Marvin Mandel can rest in honor and peace

Marvin Mandel goes to his grave so trailed by his tabloid history of 40 years ago – the dreadful public divorce, the racetrack deals that led to a fraud conviction (later overturned), the federal imprisonment – that his remarkable record as governor of Maryland is almost forgotten.

It shouldn’t be.

He was a progressive before the talk-show guys tried to turn that word into political slander. He helped build subways for Baltimore and Washington. He streamlined state agencies and state courts. He put big state money into school construction. He placed limits on handguns before the NRA put a choke-hold on politicians. He put money into protecting the environment. He controlled his state legislature like a grand orchestral conductor.

Whenever a Baltimore mayor named William Donald Schaefer went to Annapolis on bended knee, hungry for state funds to finance major municipal projects, it was Mandel who steered through the big-ticket items for a broken city desperate to bring itself back to life in the post-riot 1960s and ‘70s.

Mandel was an accident of history. He became governor when Spiro Agnew vacated the job in 1969 to become Richard Nixon’s vice president. Then, after voters kept Mandel in office in 1970 and 1974, he became part of a procession of Maryland politicians brought low by the Baltimore U.S. attorney’s office in a chaotic little 1970’s era – a lengthy list of political defendants that included Agnew and Dale Anderson and Joseph Alton.

And that was just the A’s.

In Mandel’s case, the scandal involved a convoluted back-and-forth of Marlboro racetrack assets, and gifts to Mandel of jewelry and clothing and vacation trips.

Was it bribery, or simply a few pals looking out for a governor who was underpaid and going through a costly divorce from his first wife, Barbara (Bootsie) Mandel, so he could pursue the woman who became his second wife, the former Jeanne Dorsey?

“I never did anything illegal as governor of Maryland,” Mandel said repeatedly.

He said it in court, and he said it everywhere he went. That courtroom scene with  Mandel on the witness stand is still vivid 40 years later.

He was fine when questioned by his own attorney, Arnold Weiner. He remembered conversations of years ago, direct quotes, specific hours of the day. He talked about his first day in office.

On that day, he said, former Gov. Millard Tawes told him, “Marvin, from now on, when you go hunting, check the blinds, because they’re all gonna be looking to lock you up.”

Judge Robert Taylor, presiding in the case, eyes twinkling, asked, “Did he tell you, ‘May God have mercy on your soul?’”

“No,” Mandel answered, “but under the present circumstances, I wish he had.”

Those circumstances got much tougher when Mandel underwent cross-examining a day later by the legendary federal prosecutor Barnet Skolnik.

The two of them seemed ready to rip out each other’s throats.

“Governor,” Skolnik would say, “please listen to my question.” It became a litany. “Governor, I didn’t ask you that. Please listen to my question.”

In the middle sat Judge Taylor, slightly breathless, like an aging father trying to keep his teenage sons from breaking the living room furniture over each other’s heads.

“Your honor,” defense attorney Wiener cried at one point, “that’s the sixth time Mr. Skolnik has asked this question.”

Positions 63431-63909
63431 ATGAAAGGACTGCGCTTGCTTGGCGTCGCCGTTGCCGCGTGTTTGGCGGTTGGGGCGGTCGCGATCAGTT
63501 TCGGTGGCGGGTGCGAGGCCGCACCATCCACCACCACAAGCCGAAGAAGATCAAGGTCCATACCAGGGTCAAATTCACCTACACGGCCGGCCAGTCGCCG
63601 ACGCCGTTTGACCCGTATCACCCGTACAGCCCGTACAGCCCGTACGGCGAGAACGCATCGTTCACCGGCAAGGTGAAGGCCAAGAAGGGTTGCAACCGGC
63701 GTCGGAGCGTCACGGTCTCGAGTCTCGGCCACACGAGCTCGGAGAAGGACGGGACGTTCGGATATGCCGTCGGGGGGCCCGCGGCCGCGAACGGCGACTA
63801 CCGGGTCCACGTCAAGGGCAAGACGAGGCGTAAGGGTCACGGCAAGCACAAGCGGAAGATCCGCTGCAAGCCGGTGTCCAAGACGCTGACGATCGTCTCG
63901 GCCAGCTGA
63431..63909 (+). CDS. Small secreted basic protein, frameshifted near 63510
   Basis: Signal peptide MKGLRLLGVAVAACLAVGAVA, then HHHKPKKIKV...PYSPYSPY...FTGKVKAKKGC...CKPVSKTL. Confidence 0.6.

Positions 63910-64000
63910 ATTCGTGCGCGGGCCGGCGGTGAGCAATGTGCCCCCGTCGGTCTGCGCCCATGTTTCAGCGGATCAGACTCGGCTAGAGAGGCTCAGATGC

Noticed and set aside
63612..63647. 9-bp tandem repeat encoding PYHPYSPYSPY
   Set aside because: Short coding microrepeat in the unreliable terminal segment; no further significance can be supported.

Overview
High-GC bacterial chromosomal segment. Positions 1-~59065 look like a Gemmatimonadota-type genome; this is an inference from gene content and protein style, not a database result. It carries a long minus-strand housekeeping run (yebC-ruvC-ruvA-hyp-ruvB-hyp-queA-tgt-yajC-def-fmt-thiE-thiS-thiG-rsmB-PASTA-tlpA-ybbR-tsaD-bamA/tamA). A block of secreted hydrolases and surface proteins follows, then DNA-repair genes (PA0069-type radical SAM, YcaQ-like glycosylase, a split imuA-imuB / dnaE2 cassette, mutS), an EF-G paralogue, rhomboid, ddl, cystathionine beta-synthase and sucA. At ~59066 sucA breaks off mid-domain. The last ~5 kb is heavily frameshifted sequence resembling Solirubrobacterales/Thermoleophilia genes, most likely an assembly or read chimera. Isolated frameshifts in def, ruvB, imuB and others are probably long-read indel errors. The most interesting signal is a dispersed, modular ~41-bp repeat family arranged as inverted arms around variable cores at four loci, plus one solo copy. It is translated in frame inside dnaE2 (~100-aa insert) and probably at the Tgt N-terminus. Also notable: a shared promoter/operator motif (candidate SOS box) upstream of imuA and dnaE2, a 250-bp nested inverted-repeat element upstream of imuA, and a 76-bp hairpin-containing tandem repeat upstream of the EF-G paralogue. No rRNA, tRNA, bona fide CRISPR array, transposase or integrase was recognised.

And it was. Skolnik asked his questions, got answers he didn’t like, then circled back and tried, again and again, to ask the same question.

Through it all, Mandel maintained his innocence. But a jury disagreed. The trial, and then the re-trial, and then the appeals, took years. Mandel was a beaten man but never showed it in public.

Finally he went off to serve a three-year prison sentence, whose ordeal he recalled in an interview many years later, when he’d resumed his life as a political lobbyist in Annapolis.

He sat in an office a few miles from the statehouse, where he’d decorated the walls with photographs of sunnier times. Even the awful years turned out well here. Framed newspaper headlines trumpeted the overturning of his guilty verdict. Photos of his second wife and family were everywhere.

He was a political player again, and pleased to be seen as one. But he hadn’t forgotten what he’d been through.

“Prison?” he said. “It was terrible, it was horrible. So I had to give it back to them the best I could. I wrote letters and appeals” for other inmates. “I taught the Spanish guys stuff. You work the system, because you know they’re trying to work you.

“There was one nasty captain, a big strapping guy. He was trying to give me trouble. I said, ‘Let me ask you something, captain. No matter how it goes, in four months, I’m outa here, and you’re still here. And then your ass is gonna belong to me.’ And then I didn’t have a moment’s trouble.”

He sat back in his chair with a look of contentment on his face. He’d been through the worst of it, and maintained his innocence, and held his head high.

“And then,” Mandel said, “my case was overturned. Man, I was the only inmate that they were so glad to see me out of there, they wouldn’t even let me pack. The president signed my special commutation, and they pushed me out of there and sent my clothes home Special Delivery.”

He smiled delightedly. He came home and got on with his life. He became an elder statesmen, much admired by the statehouse crowd, a man whose reputation had been so cleared that Gov. Hogan directed all state flags to be flown at half-mast.

Editor’s Note:  Michael Olesker, former newspaper columnist and nightly TV news commentator, covered the Mandel trials and later wrote about Mandel in his book “Journeys to the Heart of Baltimore,” newly released as a paperback by the Johns Hopkins University Press.